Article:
West Virginia attorney general announces $83M Walgreens opioid settlement News
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West Virginia attorney general announces $83M Walgreens opioid settlement

West Virginia Attorney General Patrick Morrisey announced Wednesday that pharmacy retailer Walgreens has agreed to pay an $83 million settlement over its opioid distribution practices within an 8-year period. The state of West Virginia sued the pharmacy chain, along with others, for failure to maintain “effective controls against diversion as a distributor and dispenser,” which the Attorney General claimed contributed to the oversupply of opioids in West Virginia.

Morrisey said in a press release that:

We will continue to seek out justice for those affected the most by the opioid epidemic that hit our state the hardest. This and other settlements will not bring back the lives lost from the opioid menace, but our hope is that the money would provide significant help to those affected the most by this crisis in West Virginia.

The Walgreens settlement agreement represents another victory for Morrisey, who, after suing Walmart, CVS, Rite Aid, Walgreens and Kroger, has secured settlements from all but Kroger. In a news conference to announce this latest settlement, Morrisey said “We can finally see the light at the end of the tunnel.”

In September 2022, Walmart agreed to settle with Morrisey for over $65 million and CVS settled for $82.5 million. Additionally, Rite Aid agreed to settle for $30 million in August 2022. Kroger, which has a large presence in West Virginia, is the last of the major pharmacies that remain a defendant in the litigation. The litigation against Kroger is scheduled for trial in June.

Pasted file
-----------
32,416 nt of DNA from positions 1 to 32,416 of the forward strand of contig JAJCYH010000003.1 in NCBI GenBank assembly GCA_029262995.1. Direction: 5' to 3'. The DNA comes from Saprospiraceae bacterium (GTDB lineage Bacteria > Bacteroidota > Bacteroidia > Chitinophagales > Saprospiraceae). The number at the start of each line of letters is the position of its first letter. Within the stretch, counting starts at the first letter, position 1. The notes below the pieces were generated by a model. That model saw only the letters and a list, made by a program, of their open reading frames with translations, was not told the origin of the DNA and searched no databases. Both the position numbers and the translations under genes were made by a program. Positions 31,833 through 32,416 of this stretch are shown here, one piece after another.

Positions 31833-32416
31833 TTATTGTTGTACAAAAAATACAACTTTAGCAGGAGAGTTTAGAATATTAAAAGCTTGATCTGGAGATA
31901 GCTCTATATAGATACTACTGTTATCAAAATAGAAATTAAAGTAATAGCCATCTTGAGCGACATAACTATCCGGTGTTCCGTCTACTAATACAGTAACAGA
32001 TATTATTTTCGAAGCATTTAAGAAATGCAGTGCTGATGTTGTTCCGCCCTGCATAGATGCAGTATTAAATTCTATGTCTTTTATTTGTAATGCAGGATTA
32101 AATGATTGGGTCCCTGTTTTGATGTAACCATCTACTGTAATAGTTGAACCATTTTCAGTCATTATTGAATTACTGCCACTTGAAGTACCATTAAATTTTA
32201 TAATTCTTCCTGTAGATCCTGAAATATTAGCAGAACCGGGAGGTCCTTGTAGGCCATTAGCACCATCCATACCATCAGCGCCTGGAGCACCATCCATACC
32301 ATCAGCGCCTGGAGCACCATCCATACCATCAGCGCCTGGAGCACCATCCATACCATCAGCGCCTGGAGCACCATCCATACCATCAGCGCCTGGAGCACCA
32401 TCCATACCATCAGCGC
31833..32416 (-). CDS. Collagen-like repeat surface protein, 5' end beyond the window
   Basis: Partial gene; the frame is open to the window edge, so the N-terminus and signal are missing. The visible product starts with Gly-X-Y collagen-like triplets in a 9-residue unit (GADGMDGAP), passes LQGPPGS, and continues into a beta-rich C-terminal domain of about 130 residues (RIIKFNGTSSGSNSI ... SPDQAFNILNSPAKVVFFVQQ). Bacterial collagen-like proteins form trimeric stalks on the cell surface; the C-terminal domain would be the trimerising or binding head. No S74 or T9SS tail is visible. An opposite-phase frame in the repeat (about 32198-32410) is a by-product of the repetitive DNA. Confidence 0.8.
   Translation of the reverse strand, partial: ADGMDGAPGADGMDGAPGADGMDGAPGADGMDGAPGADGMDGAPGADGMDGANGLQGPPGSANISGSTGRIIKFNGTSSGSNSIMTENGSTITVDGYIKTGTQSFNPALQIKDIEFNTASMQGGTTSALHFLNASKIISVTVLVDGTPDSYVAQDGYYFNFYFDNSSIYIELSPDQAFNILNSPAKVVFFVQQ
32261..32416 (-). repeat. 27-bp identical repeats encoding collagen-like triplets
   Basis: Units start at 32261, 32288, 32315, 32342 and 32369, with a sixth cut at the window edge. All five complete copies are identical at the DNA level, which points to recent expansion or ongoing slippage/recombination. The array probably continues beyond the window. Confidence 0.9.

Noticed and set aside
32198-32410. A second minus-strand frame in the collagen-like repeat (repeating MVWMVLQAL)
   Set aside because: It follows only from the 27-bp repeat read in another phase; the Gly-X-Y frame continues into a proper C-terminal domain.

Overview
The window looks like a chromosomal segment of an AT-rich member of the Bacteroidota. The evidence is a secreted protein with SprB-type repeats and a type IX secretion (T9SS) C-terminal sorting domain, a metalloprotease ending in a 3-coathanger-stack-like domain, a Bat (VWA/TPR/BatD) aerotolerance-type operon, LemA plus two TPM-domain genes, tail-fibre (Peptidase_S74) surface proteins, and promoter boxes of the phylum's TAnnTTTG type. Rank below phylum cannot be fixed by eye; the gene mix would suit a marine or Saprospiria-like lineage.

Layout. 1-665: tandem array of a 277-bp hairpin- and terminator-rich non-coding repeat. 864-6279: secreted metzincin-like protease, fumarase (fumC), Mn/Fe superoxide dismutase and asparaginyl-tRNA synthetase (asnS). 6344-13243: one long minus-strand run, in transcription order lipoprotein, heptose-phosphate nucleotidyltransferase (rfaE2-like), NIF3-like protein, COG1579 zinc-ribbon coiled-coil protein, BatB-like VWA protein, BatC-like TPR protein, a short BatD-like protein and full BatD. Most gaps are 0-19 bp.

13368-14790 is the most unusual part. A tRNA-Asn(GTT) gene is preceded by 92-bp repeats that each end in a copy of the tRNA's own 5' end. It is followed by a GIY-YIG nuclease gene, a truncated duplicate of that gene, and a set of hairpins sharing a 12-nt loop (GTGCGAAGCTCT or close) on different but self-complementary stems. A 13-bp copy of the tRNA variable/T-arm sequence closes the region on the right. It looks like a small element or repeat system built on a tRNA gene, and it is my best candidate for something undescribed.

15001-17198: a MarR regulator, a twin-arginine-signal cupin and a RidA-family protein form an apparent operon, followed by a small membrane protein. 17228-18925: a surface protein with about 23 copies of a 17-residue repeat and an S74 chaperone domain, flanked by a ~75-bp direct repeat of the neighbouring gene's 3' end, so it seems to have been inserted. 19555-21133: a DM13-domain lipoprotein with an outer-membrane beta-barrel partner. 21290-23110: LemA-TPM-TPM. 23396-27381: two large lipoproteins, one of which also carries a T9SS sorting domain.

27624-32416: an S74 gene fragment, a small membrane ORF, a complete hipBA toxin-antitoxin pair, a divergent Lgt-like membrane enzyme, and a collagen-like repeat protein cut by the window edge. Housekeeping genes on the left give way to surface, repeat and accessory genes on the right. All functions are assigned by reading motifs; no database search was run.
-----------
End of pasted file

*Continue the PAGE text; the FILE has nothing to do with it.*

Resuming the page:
West Virginia alleges Kroger failed to report suspicious drug orders to the DEA and the West Virginia Board of Pharmacies, and failed to have any suspicious order systems in place to detect suspicious drug orders for a significant amount of the time period covered by the lawsuit.

The settlements from Walgreens, Walmart, CVS, and Rite Aid are to be paid out according to the West Virginia First Memorandum of Understanding (MOU), which has recently been ratified by the courts of West Virginia. The MOU is an agreement between the state and the political subdivisions of West Virginia that deals with how the settlement monies will be allocated and disbursed. All 55 counties in West Virginia have signed on to the MOU, and 122 out of 129 cities and towns in West Virginia have also signed on.

Morrisey reports that around $957 million in settlements have been made with wholesalers, manufacturers, and retailers related to the opioid crisis, but that some of that settlement money may be lost to companies filing for bankruptcy, as lawsuits and settlements from other states and DOJ pile up.

“So many lives have been lost and shattered by this menace,” Morrisey said. “We will continue to fight for those families and we will serve as the voices of the sons and daughters they have lost.”